While it’s terrifying to pitch to an editor or agent, remember they’re looking for great writers, not great salesman. They’re not going to turn down the next Gone with the Wind just because the author stumbled during her pitch. If God wants a book published, He’ll take care of the details.

  3. Melissa Tagg says:

    Wonderful post, Beth!

    Like Pat said above, I believe friendships are one of the best successes at a writers conference–and also, simply, the chance to network, to put industry names with faces.

  4. Beth K Vogt says:

    I appreciate the advice each of you have added here. Thanks for joining the conversation, P.T., Roxanne & Melissa.

  5. Carol Moncado says:

    Last year, I got to meet Beth Vogt.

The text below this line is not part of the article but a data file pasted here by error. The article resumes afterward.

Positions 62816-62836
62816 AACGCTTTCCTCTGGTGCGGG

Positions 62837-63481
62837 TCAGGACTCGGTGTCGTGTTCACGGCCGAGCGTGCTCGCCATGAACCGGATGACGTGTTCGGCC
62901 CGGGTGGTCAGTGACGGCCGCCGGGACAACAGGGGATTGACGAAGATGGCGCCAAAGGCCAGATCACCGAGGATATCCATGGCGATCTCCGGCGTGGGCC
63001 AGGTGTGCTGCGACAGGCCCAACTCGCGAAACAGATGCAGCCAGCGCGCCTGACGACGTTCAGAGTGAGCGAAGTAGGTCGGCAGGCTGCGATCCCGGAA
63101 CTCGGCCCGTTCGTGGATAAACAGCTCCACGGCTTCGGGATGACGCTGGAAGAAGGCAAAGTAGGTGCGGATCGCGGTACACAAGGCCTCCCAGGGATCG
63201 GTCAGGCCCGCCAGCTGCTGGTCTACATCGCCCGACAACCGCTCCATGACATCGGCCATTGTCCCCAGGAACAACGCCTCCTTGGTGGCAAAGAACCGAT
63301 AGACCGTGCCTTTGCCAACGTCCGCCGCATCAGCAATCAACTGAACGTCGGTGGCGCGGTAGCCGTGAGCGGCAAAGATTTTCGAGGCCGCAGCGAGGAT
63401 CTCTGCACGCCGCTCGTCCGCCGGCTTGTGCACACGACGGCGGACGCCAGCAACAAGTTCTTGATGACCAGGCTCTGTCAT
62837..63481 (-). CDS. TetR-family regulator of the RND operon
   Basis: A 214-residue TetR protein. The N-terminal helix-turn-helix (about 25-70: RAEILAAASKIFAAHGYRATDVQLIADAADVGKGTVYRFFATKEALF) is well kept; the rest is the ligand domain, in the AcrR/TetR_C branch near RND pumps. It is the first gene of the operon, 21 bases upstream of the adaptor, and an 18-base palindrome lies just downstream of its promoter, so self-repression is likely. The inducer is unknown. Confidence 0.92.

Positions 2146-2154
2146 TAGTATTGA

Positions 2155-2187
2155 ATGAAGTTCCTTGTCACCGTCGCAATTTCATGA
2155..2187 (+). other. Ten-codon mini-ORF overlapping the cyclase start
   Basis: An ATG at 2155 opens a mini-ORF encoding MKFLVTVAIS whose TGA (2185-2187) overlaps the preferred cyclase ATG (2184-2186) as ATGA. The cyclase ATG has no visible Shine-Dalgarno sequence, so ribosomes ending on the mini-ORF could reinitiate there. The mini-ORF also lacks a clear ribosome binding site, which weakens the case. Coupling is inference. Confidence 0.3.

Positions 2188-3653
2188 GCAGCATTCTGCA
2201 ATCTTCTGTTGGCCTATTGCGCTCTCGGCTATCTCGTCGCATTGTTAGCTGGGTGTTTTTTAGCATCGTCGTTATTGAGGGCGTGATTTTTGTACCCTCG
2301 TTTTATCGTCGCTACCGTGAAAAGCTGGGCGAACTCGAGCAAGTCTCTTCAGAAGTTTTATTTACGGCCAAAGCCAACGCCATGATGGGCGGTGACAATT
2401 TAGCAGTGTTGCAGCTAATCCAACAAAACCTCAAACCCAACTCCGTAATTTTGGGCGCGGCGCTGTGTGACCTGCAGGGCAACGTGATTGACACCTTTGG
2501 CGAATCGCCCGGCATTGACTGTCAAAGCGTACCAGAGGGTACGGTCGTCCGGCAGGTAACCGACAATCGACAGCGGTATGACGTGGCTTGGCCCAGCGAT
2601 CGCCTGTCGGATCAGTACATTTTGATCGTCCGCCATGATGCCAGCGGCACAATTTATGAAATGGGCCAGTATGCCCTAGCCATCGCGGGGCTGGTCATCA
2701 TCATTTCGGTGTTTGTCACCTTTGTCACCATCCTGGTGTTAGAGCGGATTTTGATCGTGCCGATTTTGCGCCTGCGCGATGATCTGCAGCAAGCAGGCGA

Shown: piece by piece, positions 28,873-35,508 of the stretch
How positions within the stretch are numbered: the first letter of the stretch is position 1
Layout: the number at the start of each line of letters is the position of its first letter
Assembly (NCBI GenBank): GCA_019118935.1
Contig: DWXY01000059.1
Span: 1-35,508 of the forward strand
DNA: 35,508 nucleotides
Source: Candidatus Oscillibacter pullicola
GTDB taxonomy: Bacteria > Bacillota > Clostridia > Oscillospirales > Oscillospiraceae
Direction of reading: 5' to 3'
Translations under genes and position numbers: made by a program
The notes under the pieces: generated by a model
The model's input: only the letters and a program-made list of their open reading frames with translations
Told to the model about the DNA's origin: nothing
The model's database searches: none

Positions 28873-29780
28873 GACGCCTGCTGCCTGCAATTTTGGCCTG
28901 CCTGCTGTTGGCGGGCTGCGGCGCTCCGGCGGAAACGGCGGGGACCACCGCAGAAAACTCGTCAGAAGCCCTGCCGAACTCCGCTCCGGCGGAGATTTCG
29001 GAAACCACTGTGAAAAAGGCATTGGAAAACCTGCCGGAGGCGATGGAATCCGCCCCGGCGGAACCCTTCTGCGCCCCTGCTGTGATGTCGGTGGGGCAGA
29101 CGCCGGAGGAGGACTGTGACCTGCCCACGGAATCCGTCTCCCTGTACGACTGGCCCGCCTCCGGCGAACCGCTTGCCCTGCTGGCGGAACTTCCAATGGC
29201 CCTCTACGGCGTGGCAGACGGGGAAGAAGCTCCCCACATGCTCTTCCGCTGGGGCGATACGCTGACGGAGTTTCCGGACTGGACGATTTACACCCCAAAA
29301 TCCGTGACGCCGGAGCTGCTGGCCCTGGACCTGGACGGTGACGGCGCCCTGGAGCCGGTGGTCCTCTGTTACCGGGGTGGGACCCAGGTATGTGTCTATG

What else do you need?

    :D

    Seriously, two of my very best friends in the world I didn’t know this time a year ago. We met, briefly, at conference, found each other on Facebook and discovered common interests and the rest, as they say, is history :).

    Love you, my beautiful friend! Wonderful blog!

    Carol

  6. The greatest thing that happened to me was meeting soooooooo many people. And you KNOW I love to meet people, to hear their stories and find out what makes them tick. I had the opportunity to encourage so many writers. Pure Heaven!

  7. Michelle Lim says:

    Fantastic article, Beth! One of the successes of conferences is the connections you make with individuals in the industry. No matter what, you will make connections. My connections at this conference five years ago forged an incredible beginning of craft partners and friendships.